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Discovery of Ultra Messaging product use within a production environment.
Content
Usage of Ultra Messaging in production may need to be identified for purposes such as licensing. ​The following ​methods can aid in the identification process. 

​​Ultra Messaging Library Identification

Ultra Messaging is an API, which is provided as a static or shared library to be linked with user applications.  When used as a shared library, the shared object file “liblbm.so” must be accessible to applications at run-time, and usually would be located somewhere on the local file system.  As a first pass, therefore, locating all production servers that have a local copy of the file “liblbm.so” will give you a list of hosts potentially using Ultra Messaging.  (On Windows, the equivalent file name is “liblbm.dll”).

Note:  Identifying usage of static (as opposed to shared) libraries in compiled user applications is a complex exercise; if at all possible, it is easier to identify static usage by asking developers to report any applications whose build-time procedure includes linking with the static library file “liblbm.a” (“liblbm.lib” on Windows).

​Ultra Messaging Daemons Identification


Ultra Messaging also provides shared service components in binary form.  Certain shared service components require a specific license.  For example, an Ultra Messaging Persistence (UMP) license enables the Persistent Store shared service, and an Ultra Messaging Desktop Services (UMDS) license enables the identically-named shared service.

For UMP, you can look for the “umestored” executable (.exe on Windows, no suffix on Linux) on the local file system.  For UMDS, you can look for the “umdsd” executable. For the Dynamic Router (DRO), you can look for the "tnwgd" executable.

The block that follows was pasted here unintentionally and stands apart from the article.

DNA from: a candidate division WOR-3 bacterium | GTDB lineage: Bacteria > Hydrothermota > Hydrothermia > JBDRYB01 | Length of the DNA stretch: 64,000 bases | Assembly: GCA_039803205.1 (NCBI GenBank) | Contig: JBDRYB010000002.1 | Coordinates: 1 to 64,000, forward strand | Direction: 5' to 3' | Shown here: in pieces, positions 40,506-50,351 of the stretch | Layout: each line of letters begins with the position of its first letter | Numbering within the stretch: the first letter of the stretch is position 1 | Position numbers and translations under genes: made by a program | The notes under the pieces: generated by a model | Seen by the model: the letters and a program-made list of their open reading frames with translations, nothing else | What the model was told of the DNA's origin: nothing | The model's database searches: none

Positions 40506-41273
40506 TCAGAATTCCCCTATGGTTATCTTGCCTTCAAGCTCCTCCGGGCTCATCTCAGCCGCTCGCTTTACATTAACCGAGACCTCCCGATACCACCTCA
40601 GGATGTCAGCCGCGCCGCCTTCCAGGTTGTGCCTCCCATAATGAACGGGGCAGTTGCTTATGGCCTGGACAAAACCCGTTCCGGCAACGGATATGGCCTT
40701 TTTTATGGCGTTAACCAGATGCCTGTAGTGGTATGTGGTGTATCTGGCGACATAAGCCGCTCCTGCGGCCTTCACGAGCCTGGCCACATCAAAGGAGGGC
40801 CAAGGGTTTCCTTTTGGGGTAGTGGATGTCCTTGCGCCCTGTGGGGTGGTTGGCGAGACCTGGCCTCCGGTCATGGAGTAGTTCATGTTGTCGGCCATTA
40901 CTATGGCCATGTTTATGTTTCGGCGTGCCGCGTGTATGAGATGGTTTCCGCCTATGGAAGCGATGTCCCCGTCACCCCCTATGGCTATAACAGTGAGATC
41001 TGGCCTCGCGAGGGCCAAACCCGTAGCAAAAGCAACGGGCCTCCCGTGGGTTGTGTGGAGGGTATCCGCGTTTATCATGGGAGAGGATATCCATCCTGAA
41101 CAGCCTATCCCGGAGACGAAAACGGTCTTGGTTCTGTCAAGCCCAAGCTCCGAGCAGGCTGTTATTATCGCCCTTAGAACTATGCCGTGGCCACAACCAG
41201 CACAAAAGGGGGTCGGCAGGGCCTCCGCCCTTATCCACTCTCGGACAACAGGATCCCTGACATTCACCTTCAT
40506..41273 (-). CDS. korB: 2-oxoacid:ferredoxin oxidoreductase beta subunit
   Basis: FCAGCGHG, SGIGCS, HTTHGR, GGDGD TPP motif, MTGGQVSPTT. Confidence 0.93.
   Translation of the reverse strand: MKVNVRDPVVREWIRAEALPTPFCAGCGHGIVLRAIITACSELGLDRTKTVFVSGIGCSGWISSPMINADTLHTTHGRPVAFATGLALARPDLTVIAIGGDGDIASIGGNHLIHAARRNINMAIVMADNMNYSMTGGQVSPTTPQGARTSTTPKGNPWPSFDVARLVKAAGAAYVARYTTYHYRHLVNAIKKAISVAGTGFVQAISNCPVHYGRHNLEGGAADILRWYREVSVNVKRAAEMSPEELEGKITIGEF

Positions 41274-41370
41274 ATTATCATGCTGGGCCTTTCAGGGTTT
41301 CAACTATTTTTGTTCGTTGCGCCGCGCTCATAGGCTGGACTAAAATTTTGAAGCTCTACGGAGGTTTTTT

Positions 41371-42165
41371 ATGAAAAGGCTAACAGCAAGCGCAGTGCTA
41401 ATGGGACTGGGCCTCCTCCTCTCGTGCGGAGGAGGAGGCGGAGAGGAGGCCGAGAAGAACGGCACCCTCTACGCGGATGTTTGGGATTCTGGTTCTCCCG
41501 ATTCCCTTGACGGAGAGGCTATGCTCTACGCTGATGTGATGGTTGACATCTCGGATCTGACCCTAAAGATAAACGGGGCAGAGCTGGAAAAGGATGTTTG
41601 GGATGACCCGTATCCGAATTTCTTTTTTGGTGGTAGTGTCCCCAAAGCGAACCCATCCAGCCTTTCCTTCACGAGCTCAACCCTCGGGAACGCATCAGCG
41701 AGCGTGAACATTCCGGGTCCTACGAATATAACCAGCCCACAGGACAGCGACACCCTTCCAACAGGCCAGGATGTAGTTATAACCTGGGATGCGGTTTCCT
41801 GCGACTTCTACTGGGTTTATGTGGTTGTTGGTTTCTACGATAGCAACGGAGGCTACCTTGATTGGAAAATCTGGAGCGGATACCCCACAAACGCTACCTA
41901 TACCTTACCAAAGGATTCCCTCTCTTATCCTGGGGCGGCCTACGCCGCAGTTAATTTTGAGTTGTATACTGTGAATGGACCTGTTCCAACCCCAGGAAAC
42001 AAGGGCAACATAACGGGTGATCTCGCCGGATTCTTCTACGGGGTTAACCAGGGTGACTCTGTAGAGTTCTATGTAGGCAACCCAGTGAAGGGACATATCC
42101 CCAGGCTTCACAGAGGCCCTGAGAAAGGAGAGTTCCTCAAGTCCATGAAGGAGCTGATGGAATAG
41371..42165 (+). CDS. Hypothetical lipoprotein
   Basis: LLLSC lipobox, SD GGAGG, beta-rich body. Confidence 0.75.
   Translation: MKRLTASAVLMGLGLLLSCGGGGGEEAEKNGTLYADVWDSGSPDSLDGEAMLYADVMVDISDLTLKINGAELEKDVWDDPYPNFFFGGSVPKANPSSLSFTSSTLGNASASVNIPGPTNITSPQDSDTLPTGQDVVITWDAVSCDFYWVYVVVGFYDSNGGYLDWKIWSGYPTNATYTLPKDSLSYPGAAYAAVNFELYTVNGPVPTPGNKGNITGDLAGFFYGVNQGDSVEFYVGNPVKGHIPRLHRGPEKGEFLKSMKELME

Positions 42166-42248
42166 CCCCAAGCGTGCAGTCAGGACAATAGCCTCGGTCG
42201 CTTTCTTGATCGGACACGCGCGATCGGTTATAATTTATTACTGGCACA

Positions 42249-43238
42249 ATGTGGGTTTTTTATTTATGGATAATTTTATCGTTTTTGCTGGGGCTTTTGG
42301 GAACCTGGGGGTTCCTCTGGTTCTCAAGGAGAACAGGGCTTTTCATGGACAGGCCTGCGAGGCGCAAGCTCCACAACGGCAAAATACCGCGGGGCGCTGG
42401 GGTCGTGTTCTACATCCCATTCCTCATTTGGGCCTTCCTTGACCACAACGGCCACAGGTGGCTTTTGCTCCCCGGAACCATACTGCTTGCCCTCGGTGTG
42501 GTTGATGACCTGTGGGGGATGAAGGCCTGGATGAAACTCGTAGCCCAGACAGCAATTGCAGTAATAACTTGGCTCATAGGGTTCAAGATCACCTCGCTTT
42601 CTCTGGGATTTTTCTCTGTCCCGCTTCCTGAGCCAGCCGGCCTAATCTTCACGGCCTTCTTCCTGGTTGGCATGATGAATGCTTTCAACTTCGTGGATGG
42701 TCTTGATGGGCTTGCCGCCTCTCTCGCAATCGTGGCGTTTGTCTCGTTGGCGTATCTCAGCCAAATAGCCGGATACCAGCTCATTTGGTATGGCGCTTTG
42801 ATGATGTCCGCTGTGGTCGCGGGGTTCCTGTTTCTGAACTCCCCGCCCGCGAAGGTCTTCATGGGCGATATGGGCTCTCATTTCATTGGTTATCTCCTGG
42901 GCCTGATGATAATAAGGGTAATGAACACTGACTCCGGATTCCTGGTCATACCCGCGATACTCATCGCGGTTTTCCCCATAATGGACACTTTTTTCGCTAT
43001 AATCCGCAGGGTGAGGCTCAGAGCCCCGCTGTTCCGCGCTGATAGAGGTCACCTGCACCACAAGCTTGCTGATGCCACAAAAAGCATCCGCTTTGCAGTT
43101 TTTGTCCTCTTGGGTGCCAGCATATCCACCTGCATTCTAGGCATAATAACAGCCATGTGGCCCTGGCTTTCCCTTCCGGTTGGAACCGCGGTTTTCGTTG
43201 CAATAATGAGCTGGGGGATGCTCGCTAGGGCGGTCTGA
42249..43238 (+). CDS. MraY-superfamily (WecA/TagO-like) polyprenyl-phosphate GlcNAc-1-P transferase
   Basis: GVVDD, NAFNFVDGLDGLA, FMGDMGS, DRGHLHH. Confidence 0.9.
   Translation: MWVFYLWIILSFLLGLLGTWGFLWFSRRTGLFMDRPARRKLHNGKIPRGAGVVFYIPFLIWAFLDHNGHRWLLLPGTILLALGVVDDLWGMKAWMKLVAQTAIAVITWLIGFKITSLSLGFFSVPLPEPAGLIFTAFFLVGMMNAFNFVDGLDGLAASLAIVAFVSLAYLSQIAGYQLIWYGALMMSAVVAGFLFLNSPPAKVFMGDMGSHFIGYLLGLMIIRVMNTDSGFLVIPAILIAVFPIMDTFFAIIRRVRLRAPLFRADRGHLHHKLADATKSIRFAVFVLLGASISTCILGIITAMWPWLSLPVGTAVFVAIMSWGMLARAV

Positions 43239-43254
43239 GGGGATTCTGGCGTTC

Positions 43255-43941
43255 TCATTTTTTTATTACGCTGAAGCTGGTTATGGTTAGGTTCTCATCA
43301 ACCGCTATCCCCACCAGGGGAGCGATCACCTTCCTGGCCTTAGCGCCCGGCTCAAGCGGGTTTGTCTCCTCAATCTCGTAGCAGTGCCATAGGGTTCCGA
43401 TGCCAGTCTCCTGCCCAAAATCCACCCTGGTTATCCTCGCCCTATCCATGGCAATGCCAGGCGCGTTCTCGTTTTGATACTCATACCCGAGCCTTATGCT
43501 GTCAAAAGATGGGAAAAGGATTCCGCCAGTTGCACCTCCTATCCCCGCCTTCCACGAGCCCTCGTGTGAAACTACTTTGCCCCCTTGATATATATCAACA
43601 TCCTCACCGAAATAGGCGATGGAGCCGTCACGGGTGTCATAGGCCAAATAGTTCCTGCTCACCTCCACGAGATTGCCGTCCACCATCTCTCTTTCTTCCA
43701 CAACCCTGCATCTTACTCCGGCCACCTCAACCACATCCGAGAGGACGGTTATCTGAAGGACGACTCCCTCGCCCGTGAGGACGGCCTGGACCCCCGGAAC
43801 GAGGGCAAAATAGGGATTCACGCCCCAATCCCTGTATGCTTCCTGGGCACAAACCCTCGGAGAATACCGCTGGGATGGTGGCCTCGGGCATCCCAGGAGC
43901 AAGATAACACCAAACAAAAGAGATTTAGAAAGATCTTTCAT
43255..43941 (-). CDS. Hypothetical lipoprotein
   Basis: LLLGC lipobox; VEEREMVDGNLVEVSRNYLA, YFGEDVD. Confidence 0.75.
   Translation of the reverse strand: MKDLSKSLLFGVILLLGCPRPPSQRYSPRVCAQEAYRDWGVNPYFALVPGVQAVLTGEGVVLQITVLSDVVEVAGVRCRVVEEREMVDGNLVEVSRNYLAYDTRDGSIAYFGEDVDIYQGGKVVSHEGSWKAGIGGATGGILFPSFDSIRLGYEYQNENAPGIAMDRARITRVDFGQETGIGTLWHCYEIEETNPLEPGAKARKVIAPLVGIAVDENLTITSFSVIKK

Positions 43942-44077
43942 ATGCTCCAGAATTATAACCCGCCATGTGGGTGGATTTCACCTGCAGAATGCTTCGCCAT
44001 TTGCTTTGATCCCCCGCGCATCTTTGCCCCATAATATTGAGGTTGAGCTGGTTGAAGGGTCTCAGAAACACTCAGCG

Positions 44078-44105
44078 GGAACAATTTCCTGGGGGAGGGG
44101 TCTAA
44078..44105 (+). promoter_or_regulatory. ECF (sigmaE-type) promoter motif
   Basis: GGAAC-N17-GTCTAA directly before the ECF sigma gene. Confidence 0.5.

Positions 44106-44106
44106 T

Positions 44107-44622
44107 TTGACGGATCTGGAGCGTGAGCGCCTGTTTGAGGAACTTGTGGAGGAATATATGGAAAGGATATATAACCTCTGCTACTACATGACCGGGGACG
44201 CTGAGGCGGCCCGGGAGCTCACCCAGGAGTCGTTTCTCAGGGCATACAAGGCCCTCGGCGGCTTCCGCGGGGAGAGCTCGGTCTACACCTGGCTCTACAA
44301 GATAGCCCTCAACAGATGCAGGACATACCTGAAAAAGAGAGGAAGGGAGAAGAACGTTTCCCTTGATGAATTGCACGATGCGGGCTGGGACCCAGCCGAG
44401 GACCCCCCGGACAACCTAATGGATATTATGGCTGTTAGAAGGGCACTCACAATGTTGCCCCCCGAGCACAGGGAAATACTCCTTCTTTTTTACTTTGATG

Note:  UMDS clients are best located by reviewing the log files of the UMDS shared services, which will record the IP addresses of hosts that have connected to UMDS.

Once you have located servers where either the API or the shared services are present, there are several approaches you can take to narrow down which applications are actually using them.  Ideally, you have access to lists of which production applications are deployed on each host and dependency lists for each of your deployed production applications and can simply query those lists to determine which applications depending on “liblbm” are deployed on those hosts.

​Using Network Trace to Identify Production Hosts


An alternative method of tracking down Ultra Messaging user applications is to look for network traffic that is unique to Ultra Messaging and use that to identify the applications involved.  For applications that are known to be using our product, your developers should be able to give you their Ultra Messaging configuration settings, and with that information you can use command-line tools we provide to run queries on the “topic resolution” a.k.a. “discovery” channels specified in the users’ configuration to find active users.  There is no global centralized list of such discovery channels due to the peer-to-peer nature of the product, hence the need to refer to user configuration, unless you use Wireshark (described below).

The open-source Wireshark tool (a network traffic inspector) includes free plugins for Ultra Messaging that can be used to view our protocols in live or recorded network traffic.   With Wireshark, it is possible to search network traffic to see if any of it matches our discovery protocol and thereby find unknown application usage, but that is labor intensive and hopefully won’t be necessary.

Identifying applications which use Ultra Messaging APIs


If your developers can report to you which of their source code repositories contain the text “LBM” it may be an easier way to identify some (or all) relevant applications, and then you can simply look for which hosts are running those applications.

 If you are trying to differentiate for licensing purposes which product tier each user application is using (e.g., Streaming vs. Persistence [which includes Streaming]), looking at their configuration is the easiest way to check:  if any of the configuration settings begin with the prefix “ume_” then the corresponding user application requires a UMP license.​



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Applies To
Product: Ultra Messaging
Problem Type: Sizing
User Type: Administrator; Business Analyst
Project Phase: Optimize
Product Version:
Database:
Operating System:
Other Software:

Last Modified Date: 6/4/2020 6:04 AM ID: 621303
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